Here's my top 10 list of tax tips for the April 30 deadline. I've included five tax strategies you can implement now and five more to help you get a head start for the 2009 tax year.
For your 2008 return
1. File on time Most Canadians must file their tax returns by midnight April 30. If you or your spouse or common-law partner were self-employed in 2008, your returns are due on June 15. But any taxes owing for 2008 must still be paid by April 30.
2. Report all capital losses Under our tax system, capital losses can only be deducted against capital gains. While a capital loss must first be applied against any capital gains in the current year, the balance of the loss may either be carried back to offset capital gains in any of the three prior years or carried forward indefinitely to offset capital gains in future years.
3. Claim charitable donations All donations under $200 are credited at 15% federally, plus between 4% to 11% provincially, while donations over the $200 threshold are eligible for a 29% federal credit, plus 11% to 21% provincially. You can pool your donations with your spouse when you file your tax return, allowing you to take advantage of the higher donation credit.
4. Look into pension splitting If you received pension income in 2008, you may wish to split up to half of your pension with your spouse or partner using CRA Form T103 "Joint Election to Split Pension Income." Aside from benefiting from your spouse's or partner's lower rate of taxation, pension income splitting may allow you and your spouse or partner to double up on pension credits, preserve some or all of the age credit and reduce or even avoid Old Age Security benefits clawback.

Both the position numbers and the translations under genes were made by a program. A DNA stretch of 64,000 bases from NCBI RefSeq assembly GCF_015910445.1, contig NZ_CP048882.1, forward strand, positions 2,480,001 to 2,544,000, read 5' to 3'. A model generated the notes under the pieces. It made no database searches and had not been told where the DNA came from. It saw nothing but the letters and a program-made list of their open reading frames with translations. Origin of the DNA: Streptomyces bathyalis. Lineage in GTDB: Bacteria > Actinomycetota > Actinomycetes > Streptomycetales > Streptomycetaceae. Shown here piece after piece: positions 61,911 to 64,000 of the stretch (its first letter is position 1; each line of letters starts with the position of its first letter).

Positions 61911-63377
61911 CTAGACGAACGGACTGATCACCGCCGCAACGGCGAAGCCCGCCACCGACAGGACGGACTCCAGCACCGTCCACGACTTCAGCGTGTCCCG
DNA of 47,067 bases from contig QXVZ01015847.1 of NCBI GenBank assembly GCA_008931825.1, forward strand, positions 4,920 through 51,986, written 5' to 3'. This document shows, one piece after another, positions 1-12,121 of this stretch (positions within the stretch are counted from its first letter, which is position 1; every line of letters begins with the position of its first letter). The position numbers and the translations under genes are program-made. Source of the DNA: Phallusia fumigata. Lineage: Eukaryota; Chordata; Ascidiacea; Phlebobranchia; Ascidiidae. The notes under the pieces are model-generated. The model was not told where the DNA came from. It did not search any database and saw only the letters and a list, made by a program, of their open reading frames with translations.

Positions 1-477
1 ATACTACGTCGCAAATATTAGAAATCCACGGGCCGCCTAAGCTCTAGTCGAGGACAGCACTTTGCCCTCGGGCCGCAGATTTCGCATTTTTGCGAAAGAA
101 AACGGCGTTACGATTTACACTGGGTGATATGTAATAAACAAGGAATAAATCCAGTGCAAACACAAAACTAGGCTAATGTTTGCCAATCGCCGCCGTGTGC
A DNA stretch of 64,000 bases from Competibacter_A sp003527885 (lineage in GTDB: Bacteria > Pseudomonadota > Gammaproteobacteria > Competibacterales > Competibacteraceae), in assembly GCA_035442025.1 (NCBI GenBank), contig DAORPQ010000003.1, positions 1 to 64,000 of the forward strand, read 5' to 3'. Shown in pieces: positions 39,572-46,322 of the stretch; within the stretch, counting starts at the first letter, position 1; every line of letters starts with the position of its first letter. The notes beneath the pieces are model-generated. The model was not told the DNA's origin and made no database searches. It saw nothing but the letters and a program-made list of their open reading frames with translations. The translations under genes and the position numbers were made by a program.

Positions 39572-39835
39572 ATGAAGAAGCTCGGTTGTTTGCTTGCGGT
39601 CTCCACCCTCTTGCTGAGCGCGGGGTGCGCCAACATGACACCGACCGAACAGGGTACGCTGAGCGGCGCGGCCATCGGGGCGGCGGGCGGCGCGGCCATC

5. File tax returns for minors Minors with earned income from part-time job or casual employment such as babysitting, should file tax returns to begin establishing RRSP contribution room.
For 2009 Taxes
6. Plan not to receive a refund If you're anticipating a tax refund this spring, that's a sure sign of poor tax planning. You've essentially loaned your hard-earned money to the government, interest-free. Fortunately, it may be possible to get your tax refund throughout the year, instead of waiting until the following spring. To apply, complete CRA Form T1213 "Request to Reduce Tax Deductions at Source."
7. Consider renovating your home For renovations before Feb. 1, 2010, you will be able to claim a 15% non-refundable temporary tax credit, known as the Home Renovation Tax Credit. The credit applies to any expenditure above $1,000, up to $10,000. The value of this new federal credit is equal to a maximum of $1, 350.
8. Contribute to an RRSP/TFSA/RESP/RDSP Canadians now have four tax- preferred plans in which to invest: a registered retirement savings plan, the new tax-free savings account, a registered educations savings plan and the new registered disability savings plan. Get a head start on your 2009 RRSP contribution. Your limit for 2009 is equal to 18% of your 2008 earned income, less any pension adjustment, up to a maximum of $21,000.
A TFSA lets you set aside up to $5,000 of after-tax money in eligible investments which can earn income and/or grow tax-free for life. Withdrawals from a TFSA are tax-free and re-establish contribution room the following calendar year.
RESPs are the No. 1 way to save in a tax-deferred manner for post-secondary education, thanks to the Canada Education Savings Grants and Bonds. Consider contributing as much as $5,000 to an RESP for each child under 18 in order to collect both last year's and this year's grants.
The new RDSP is a tax-deferred savings plan that allows a disabled person who qualifies for the disability tax credit, and is 59 years of age or younger, to save up to $200,000 in a tax-deferred account. Beneficiaries age 49 and younger can also apply for income-tested Canada Disability Savings Grants and Bonds.
9. Convert non-deductible debt to tax-deductible debt Consider making your interest expense tax deductible by paying off non-deductible debt with non- registered funds and then borrowing back for investment purposes.
10. Consider a spousal loan Take advantage of the all-time low prescribed rate of 1% to loan funds to a lower-income spouse or partner so that any investment returns can be taxed in the hands of the lower-income spouse. Note that even though the prescribed rate varies quarterly, you can use this 1% rate for the duration of the loan.